The English have, or had, a genius for evocative, textured writing about food and drink. I have given (multiple) examples of the former from the canon of Elizabeth David.
Here is a short but effective piece on "pastis", the licorice- and herb-flavoured French aperitif which replaced absinthe after its ban. It is from, "The Complete Book of Spirits and Liqueurs" by Cyril Ray, copyrighted in 1977:
"Pastis is not only lacking in the wicked wormwood but is only about half so strong in alcohol as the absinthe of the good-or-bad-old-days. It is sweeter, too, and so need not have the necessary water added, drop by drop, through lumps of sugar on a perforated spoon, as used to be the ceremonial practice.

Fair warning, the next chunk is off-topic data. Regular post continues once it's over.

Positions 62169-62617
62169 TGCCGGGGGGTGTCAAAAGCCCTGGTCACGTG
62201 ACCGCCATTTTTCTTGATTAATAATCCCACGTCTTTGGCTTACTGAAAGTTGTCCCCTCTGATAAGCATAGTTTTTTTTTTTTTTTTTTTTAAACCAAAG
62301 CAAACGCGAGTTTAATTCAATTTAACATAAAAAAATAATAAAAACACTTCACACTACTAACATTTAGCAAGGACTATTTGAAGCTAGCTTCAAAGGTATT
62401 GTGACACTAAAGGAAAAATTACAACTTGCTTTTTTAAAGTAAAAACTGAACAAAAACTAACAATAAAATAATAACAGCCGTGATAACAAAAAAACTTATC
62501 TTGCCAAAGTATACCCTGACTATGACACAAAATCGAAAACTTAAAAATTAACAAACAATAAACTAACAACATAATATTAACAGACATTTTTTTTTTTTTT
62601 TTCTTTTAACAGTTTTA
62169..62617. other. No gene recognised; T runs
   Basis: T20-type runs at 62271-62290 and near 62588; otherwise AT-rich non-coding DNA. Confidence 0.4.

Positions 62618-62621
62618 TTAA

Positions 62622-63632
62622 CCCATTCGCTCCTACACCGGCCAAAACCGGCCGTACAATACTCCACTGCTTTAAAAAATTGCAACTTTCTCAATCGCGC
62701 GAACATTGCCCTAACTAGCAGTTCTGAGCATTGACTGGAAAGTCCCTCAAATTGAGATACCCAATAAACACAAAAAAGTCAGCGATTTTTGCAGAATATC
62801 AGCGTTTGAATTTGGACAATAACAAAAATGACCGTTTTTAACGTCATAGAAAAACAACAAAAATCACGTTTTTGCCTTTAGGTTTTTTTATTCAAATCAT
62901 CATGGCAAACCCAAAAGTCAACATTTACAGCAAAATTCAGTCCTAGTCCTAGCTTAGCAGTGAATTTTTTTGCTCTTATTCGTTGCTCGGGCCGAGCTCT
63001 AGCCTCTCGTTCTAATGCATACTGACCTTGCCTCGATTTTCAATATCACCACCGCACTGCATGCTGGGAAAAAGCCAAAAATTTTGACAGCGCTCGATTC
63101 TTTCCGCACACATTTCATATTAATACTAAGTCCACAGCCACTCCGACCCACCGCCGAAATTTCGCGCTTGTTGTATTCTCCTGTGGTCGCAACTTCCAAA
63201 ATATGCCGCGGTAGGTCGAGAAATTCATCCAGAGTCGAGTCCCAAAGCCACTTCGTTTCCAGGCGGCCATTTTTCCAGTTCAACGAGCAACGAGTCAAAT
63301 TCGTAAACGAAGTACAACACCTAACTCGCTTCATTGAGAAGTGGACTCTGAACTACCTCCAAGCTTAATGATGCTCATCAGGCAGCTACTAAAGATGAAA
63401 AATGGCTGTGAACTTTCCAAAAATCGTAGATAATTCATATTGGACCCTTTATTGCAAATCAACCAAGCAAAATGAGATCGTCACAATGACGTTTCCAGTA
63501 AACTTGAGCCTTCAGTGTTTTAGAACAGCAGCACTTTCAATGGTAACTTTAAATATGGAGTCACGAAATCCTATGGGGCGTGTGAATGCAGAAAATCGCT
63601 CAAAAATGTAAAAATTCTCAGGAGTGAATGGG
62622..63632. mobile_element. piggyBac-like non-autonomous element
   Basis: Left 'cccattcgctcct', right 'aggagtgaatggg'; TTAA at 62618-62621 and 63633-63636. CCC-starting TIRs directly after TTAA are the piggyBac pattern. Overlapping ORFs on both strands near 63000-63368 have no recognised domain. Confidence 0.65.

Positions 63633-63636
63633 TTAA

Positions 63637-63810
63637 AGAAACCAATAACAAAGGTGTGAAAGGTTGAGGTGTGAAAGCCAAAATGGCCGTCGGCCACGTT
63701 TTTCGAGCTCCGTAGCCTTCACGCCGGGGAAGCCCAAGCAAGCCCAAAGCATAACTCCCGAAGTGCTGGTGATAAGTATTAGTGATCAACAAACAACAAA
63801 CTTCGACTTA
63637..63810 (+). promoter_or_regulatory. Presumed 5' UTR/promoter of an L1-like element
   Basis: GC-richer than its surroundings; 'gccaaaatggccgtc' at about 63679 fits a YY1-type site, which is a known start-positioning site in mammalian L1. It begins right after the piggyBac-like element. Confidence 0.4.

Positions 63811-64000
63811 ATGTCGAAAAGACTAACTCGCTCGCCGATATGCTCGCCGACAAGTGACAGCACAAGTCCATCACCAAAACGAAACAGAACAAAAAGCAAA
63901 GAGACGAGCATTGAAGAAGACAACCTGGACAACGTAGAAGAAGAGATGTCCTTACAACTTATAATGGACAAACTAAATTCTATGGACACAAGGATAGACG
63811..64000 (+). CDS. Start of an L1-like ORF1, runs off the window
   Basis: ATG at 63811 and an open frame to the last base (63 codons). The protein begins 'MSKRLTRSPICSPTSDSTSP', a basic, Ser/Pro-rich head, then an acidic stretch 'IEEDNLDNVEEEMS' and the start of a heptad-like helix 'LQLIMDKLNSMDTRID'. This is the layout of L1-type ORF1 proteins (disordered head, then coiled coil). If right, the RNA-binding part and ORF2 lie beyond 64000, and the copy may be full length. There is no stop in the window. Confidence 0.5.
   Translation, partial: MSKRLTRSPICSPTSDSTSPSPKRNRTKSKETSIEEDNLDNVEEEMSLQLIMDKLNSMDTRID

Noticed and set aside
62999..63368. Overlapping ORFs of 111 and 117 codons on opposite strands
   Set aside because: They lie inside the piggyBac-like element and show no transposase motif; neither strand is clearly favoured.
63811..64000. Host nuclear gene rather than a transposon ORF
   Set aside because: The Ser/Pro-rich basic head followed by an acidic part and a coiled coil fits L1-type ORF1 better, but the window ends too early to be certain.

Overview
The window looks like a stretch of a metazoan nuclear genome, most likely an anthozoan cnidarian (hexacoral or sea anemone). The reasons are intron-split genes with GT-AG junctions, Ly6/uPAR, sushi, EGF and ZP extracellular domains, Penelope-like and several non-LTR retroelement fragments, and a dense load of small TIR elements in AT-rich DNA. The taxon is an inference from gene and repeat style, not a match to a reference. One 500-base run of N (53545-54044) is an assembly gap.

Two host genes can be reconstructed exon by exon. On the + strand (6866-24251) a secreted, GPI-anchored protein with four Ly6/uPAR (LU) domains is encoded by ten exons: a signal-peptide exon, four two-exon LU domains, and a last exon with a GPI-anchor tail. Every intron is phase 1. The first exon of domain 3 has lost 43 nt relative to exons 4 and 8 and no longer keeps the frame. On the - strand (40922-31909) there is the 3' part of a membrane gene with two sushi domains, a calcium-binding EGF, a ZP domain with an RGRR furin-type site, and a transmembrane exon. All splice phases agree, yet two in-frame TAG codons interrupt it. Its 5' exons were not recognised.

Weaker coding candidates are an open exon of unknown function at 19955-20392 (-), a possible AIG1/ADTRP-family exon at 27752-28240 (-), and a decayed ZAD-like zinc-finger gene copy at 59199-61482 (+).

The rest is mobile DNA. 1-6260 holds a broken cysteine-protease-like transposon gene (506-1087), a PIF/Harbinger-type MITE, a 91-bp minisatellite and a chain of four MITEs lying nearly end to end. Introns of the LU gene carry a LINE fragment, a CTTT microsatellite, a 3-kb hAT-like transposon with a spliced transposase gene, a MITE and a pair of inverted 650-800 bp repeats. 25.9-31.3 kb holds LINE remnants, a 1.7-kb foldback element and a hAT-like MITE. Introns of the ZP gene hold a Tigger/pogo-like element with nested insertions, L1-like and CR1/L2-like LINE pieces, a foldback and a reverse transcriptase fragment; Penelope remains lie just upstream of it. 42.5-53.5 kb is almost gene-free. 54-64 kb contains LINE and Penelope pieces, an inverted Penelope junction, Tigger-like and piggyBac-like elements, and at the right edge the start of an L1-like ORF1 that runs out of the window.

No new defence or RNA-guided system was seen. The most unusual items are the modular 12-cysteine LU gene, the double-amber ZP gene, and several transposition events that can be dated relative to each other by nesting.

All the same, it is one of the most evovative of cafe-table aperitifs, as is its Greek cousin, ouzo, the smell and taste of the one summoning up visions of the cobbled street of some Attic or Aegean-island hamlet, bleached under the blazing sky; the smell and taste of the other recalling the click-clack-click of high heels on the Avenue des Champs-Elysees, the sight and the scent of the girls in their summer frocks, and the wish that one were a fortnight younger than one really is".
(That reference to a fortnight may be cited as a classic instance of English understatement mingled with irony).
The memories associated with bourbon can be evoked just as charmingly in our land.
Will anyone here try...?